The decision to divorce is usually only made after considerable thought about whether the relationship is salvageable or not. Once you know that you’re going to divorce, you have to embark on one of the most difficult aspects of the end of the marriage – dealing with your mind and emotions. 

Some people who choose to divorce feel shame or guilt about the end of the marriage because they were raised to believe that divorce is never acceptable. What they don’t realize is that sometimes, staying in a bad marriage can do more harm than good. Remembering this throughout the process can help you to focus on what’s important – your healing and new life. 

One thing that makes this situation so difficult to deal with is that you will likely experience loneliness. You have to learn to live life as a single person, which is difficult in its own way. You also need to cope with the fact that you’ll likely lose some of the people who are closest to you.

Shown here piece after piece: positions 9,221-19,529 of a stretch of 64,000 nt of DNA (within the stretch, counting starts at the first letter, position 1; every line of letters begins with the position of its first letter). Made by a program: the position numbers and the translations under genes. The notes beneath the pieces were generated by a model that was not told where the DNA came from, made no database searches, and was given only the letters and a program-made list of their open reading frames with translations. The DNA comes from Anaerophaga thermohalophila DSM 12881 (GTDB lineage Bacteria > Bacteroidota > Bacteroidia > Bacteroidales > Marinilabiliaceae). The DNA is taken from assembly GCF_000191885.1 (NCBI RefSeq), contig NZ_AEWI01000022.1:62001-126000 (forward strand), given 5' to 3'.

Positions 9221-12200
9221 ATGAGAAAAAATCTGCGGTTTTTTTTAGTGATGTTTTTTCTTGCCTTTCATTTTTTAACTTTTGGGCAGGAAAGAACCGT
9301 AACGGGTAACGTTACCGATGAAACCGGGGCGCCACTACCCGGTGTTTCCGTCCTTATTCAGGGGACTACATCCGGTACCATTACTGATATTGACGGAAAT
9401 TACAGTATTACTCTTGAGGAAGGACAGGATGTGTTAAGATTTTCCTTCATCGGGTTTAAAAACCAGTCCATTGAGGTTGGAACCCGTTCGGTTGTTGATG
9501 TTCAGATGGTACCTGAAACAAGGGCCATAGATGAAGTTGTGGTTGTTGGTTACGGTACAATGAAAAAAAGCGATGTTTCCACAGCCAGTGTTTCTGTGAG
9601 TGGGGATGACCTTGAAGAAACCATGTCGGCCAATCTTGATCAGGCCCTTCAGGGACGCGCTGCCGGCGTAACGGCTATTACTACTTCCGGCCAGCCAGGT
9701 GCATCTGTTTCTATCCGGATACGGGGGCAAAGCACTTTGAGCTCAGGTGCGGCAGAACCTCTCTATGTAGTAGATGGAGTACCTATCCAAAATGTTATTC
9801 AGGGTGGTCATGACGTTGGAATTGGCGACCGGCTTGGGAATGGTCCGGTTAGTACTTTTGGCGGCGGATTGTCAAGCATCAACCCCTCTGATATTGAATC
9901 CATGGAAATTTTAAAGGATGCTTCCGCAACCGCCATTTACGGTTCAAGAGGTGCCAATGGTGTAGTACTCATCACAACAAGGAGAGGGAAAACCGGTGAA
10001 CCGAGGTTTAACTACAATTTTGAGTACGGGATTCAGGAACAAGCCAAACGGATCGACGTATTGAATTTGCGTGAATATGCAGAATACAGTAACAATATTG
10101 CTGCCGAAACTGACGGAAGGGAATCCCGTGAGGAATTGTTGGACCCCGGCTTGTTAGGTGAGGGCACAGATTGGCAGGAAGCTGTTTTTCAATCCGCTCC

Your children might be another difficult aspect of the split — even if they’re adults. They may not have ever lived without both parents in the same home, so this will be a big change for them. It’s possible that they will go through spells during which they won’t want to speak about the split, but you can encourage them to be open about it. You might be able to help them work through their feelings. 

Some individuals opt to work through the emotional toll of divorce before they start the legal process. While this might work for some, it won’t be right for everyone. Think about the circumstances of your situation and decide how to move forward with the end of your marriage. When the time is right, seek appropriate legal assistance.